Finished in 1947 and lost to readers until now, House of Earth is legendary folk singer and American icon Woody Guthrie’s only finished novel. A powerful portrait of Dust Bowl America, it’s the story of an ordinary couple’s dreams of a better life and their search for love and meaning in a corrupt world.
Tike and Ella May Hamlin are struggling to plant roots in the arid land of the Texas panhandle. The husband and wife live in a precarious wooden farm shack, but Tike yearns for a sturdy house that will protect them from the treacherous elements. Thanks to a five-cent government pamphlet, Tike has the know-how to build a simple adobe dwelling, a structure made from the land itself—fireproof, windproof, Dust Bowl-proof. A house of earth.
A story of rural realism and progressive activism, and in many ways a companion piece to Guthrie’s folk anthem “This Land Is Your Land,” House of Earth is a searing portrait of hardship and hope set against a ravaged landscape. Combining the moral urgency and narrative drive of John Steinbeck with the erotic frankness of D. H. Lawrence, here is a powerful tale of America from one of our greatest artists.
An essay by bestselling historian Douglas Brinkley and Johnny Depp introduce House of Earth, the inaugural title in Depp’s imprint at HarperCollins, Infinitum Nihil.
About Woody GuthrieSee more books from this Author
“House of Earth” is well constructed, like a good song or house should be, but it’s also a bit flawed and unruly, exactly the way American literature has always been.Read Full Review of House of Earth: A Novel | See more reviews from Star Tribune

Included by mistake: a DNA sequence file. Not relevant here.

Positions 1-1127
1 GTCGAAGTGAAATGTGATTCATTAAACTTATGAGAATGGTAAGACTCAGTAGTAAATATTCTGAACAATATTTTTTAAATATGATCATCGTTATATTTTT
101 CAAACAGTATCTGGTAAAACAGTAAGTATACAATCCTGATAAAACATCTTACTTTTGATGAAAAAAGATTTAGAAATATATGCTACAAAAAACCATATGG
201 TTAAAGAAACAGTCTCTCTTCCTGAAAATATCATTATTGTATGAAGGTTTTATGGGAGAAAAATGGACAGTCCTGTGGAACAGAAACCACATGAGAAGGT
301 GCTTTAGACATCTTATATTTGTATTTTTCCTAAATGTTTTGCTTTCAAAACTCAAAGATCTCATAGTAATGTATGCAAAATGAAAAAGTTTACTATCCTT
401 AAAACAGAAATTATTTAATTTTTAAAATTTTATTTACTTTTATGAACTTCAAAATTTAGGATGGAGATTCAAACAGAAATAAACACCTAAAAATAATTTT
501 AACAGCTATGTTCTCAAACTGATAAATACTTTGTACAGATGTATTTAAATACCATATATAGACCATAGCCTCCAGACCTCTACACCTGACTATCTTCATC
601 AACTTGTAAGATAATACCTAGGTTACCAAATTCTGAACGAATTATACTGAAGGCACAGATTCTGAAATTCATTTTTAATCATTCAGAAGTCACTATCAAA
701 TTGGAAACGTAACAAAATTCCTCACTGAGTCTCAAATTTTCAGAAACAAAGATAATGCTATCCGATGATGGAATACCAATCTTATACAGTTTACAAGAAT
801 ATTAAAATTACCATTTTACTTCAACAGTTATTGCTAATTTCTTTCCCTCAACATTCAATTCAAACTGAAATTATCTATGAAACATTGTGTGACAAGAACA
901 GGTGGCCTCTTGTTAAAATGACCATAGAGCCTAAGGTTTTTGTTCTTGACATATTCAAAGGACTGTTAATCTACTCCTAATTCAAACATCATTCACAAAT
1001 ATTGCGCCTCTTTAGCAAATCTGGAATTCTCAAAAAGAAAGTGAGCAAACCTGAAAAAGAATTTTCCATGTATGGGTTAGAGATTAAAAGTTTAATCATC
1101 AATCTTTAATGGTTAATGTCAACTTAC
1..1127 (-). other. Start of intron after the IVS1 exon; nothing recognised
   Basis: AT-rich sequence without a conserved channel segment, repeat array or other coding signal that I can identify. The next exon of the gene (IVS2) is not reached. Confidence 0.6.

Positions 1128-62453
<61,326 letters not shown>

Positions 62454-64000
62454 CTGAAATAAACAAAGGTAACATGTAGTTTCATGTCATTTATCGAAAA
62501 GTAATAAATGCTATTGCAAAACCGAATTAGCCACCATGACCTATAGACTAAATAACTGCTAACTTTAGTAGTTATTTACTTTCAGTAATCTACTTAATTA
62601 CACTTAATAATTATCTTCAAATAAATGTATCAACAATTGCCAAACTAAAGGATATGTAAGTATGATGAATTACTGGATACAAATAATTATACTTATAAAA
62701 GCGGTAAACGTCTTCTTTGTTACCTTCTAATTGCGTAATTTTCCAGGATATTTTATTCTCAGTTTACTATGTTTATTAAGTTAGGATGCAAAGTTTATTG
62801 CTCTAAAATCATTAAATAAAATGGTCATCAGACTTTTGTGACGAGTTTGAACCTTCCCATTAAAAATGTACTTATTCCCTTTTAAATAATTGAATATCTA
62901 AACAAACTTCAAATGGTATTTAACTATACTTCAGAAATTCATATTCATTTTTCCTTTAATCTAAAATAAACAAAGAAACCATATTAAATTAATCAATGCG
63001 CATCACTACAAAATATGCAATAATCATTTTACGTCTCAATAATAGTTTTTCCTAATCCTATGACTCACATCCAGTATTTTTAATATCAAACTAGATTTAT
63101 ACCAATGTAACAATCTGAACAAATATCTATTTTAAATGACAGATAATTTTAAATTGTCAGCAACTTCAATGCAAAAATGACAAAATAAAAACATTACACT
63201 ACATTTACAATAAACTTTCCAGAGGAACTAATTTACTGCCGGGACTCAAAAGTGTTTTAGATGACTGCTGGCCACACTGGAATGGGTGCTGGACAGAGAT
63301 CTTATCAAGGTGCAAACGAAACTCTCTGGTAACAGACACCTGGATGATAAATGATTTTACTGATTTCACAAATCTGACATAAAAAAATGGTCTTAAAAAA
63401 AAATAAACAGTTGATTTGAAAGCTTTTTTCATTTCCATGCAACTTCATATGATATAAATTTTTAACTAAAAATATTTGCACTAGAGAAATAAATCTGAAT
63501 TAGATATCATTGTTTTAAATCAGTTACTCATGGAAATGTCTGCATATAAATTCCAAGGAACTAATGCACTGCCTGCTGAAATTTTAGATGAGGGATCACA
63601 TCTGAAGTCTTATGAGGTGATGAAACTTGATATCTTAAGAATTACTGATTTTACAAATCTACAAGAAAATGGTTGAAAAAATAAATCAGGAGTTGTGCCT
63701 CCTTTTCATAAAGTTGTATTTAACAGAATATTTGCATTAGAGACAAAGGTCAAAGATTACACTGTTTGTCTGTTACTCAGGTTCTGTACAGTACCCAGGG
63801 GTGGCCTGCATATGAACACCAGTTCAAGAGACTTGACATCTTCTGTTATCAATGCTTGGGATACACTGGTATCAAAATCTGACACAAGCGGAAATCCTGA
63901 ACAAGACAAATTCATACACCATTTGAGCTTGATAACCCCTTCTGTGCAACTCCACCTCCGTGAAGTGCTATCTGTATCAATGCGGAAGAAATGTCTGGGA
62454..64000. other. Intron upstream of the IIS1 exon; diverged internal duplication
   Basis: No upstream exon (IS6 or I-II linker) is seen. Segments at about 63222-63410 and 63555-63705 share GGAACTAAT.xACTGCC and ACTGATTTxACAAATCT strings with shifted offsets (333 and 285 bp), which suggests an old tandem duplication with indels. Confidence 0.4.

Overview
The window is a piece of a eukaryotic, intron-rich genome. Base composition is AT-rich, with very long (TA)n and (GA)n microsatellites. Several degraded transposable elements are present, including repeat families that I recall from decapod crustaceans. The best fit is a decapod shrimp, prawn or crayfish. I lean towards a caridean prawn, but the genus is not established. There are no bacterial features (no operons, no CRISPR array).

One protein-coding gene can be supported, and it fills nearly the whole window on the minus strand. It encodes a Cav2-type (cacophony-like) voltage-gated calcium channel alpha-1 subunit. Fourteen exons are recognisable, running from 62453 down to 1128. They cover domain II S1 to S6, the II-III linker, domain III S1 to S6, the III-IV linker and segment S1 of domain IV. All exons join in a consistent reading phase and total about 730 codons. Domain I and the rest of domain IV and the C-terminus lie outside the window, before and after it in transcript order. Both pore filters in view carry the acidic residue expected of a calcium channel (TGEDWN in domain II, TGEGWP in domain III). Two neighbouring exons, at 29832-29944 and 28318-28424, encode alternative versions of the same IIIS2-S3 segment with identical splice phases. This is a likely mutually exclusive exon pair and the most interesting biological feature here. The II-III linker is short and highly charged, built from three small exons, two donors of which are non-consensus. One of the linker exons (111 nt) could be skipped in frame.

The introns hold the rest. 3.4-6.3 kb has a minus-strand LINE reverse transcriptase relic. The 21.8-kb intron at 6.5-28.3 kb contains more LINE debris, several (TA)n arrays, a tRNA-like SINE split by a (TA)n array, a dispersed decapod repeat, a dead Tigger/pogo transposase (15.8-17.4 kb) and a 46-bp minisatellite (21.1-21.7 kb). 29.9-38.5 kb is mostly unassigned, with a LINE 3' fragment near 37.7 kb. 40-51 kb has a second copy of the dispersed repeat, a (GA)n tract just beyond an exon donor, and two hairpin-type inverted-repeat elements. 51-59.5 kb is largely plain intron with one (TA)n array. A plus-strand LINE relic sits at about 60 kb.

Pithy, primal and raw with emotion, HOUSE OF EARTH is written more as a poetic narrative than what one would consider a structured novel. If you are not familiar with Guthrie’s legendary music, lyrics, poetry, essays and memoirs, his portrayal of the American spirit of the humble man and his legacy is worth exploring.Read Full Review of House of Earth: A Novel
...with Guthrie's ear for language and eye for human passions, House of Earth is an engaging and poetic story...Read Full Review of House of Earth: A Novel
Perhaps there could be a new “Folk” section in the Bad Sex in Fiction awards...Read Full Review of House of Earth: A Novel
The likelihood of its becoming a classic of American literature is less than one might have hoped.Read Full Review of House of Earth: A Novel
...there is a surprising electricity in House of Earth...if he had given the art form more time, Guthrie might have become a great novelist.Read Full Review of House of Earth: A Novel
House of Earth becomes an invaluable addition to the literature of the Dust Bowl and the Great Depression, one with an eerie relevance in today’s America.Read Full Review of House of Earth: A Novel
...a keen ear for dialogue, a deep sense of empathy, sharp powers of observation and a lyrical way with words.Read Full Review of House of Earth: A Novel
The second half of the book is as chaotic as the first half is stagnant.Read Full Review of House of Earth: A Novel
The book is a treasure and a pleasure for Guthrie enthusiasts, but it's hardly an American classic.Read Full Review of House of Earth: A Novel
...a tribute to the author, that a novel set in the 1930s, written in the 1940s, and just now published, is still relevant.Read Full Review of House of Earth: A Novel
In House of Earth, Woody is still there, he's still singing out like the radio, and his voice is just as "powerful, moving, ruggedly beautiful, honest, and complete" as ever.Read Full Review of House of Earth: A Novel
An aggregated and normalized score based on 96 user ratings from iDreamBooks & iTunes